Pressing Carbon Fiber Parts Dramatically Reduces Production Time

Imagine building the entire body of a sports car by fabricating individual carbon fiber panels via a manual layup process. Each panel would have its own tool that would be covered in carbon fiber prepregs before being cured in an autoclave. A team of workers could spend several days fabricating a single body.

This sort of fabrication is not at all uncommon. Manual layups are the normal way to fabricate such large parts. It may not be so normal in the future. Thanks to a company with a long history in Formula One racing, it might soon be possible to press carbon fiber body panels in less time than it takes to make a cup of coffee.

Fast, Easy, and Repeatable

New Atlas reports that Williams Advanced Engineering (WAE), having said goodbye to F1 racing in late 2019, is now working on its own commercial products involving both lightweight batteries and new carbon fiber technologies for the automotive industry. Their idea for pressing carbon fiber parts is not new, but their results are some of the most impressive the industry has seen.

Details of the pressing process are understandably scarce. WAE has no intention of giving away the store. Yet what they described to New Atlas is quite elementary in theory.

They start by creating a tool for whatever part they want to fabricate. They then align carbon fiber fabric in whatever way makes the most sense for that part. Engineers can utilize different qualities of fabric and different fiber alignments in order to maximize strength in key areas.

Once the fabric is ready to go, they can combine it with a polymer in a heated press that shapes and cures the part in about 90 seconds. The finished part is half the weight of aluminum at about the same production cost.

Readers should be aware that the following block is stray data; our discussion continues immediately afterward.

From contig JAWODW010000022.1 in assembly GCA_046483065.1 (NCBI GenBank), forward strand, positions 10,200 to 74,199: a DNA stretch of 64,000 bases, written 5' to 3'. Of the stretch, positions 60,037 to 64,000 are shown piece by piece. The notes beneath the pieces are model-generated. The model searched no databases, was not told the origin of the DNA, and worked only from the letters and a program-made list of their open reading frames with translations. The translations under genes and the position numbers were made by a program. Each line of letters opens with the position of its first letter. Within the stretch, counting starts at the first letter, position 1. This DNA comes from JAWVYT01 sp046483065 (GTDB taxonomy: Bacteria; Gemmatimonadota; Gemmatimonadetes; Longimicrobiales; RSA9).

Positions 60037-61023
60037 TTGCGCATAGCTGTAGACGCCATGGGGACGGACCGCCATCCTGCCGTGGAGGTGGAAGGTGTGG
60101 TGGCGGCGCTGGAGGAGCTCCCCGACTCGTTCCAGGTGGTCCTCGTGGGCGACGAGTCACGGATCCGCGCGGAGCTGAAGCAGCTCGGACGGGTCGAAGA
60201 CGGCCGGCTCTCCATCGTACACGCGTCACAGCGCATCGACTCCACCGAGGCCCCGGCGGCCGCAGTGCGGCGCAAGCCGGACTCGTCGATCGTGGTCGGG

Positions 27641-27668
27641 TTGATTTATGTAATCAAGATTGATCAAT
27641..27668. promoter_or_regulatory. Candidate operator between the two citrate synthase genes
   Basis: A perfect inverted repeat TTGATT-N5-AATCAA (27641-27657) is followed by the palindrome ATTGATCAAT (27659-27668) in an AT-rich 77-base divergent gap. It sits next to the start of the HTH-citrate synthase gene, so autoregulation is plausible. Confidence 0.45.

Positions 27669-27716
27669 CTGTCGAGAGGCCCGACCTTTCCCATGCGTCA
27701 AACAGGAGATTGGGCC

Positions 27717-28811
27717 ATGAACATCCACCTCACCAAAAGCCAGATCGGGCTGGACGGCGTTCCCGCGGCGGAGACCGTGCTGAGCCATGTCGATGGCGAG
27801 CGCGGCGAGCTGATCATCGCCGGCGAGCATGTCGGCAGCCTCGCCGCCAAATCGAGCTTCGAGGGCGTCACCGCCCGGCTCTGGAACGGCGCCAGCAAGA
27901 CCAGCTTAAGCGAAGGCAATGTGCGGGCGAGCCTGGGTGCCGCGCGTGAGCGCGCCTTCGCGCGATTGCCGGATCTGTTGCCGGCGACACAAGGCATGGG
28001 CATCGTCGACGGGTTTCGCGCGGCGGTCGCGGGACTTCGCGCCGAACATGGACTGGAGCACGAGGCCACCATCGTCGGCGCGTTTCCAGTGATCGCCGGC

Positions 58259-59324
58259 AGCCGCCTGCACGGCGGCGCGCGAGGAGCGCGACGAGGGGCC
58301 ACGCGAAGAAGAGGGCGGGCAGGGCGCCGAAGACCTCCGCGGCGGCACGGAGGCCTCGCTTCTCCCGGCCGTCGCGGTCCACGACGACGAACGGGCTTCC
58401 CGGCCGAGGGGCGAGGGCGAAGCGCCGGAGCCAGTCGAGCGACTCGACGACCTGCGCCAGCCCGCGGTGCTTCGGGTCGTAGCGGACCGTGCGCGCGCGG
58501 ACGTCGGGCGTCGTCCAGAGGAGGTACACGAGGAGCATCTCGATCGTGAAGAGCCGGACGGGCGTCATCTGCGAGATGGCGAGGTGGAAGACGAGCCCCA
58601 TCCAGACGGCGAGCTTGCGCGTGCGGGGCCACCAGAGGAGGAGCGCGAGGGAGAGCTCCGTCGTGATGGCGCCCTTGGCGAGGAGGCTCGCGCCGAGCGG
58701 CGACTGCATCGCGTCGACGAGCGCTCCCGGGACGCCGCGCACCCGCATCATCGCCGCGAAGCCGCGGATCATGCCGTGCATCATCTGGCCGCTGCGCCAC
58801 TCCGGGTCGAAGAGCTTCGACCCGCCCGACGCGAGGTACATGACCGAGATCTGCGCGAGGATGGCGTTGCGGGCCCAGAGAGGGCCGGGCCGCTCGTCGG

Working out the Kinks

WAE’s carbon fiber process isn’t yet ready for prime time. It is reasonable to assume that they are still working out the kinks. It is also not clear how the carbon fiber fabrics are arranged before parts are pressed. Undoubtedly, arranging the fabrics adds to processing time.

Still, even if it took 30 to 60 minutes and then just 90 seconds to press a part, the time savings would be drastic. A single part could be completed in about an hour as opposed to several hours with manual layups and autoclave curing. And of course, there is the energy involved in the curing process.

Autoclave curing consumes a tremendous amount of energy to create both heat and pressure. In a pressing process, the pressure is applied by the press itself. It stands to reason that heating the press to the desired temperature should cost less per part than fabricators currently spend keeping autoclaves running.

Driving Electric Cars Forward

WAE has not divulged the totality of its future plans, but few would be surprised if they end up playing a key role in driving electric cars forward. The battery projects they are working on are clearly targeting automotive batteries for full electric vehicles (EVs). Furthermore, car companies in pursuit of the first marketable EV are looking for any way to reduce the amount of aluminum they use without jacking up the price on the car lot.

Pressing parts seems to be a logical direction to pursue. If you can cut weight in half without adding to the cost, you have just what car companies are after. You have a way to produce a lighter EV that the average car buyer can afford.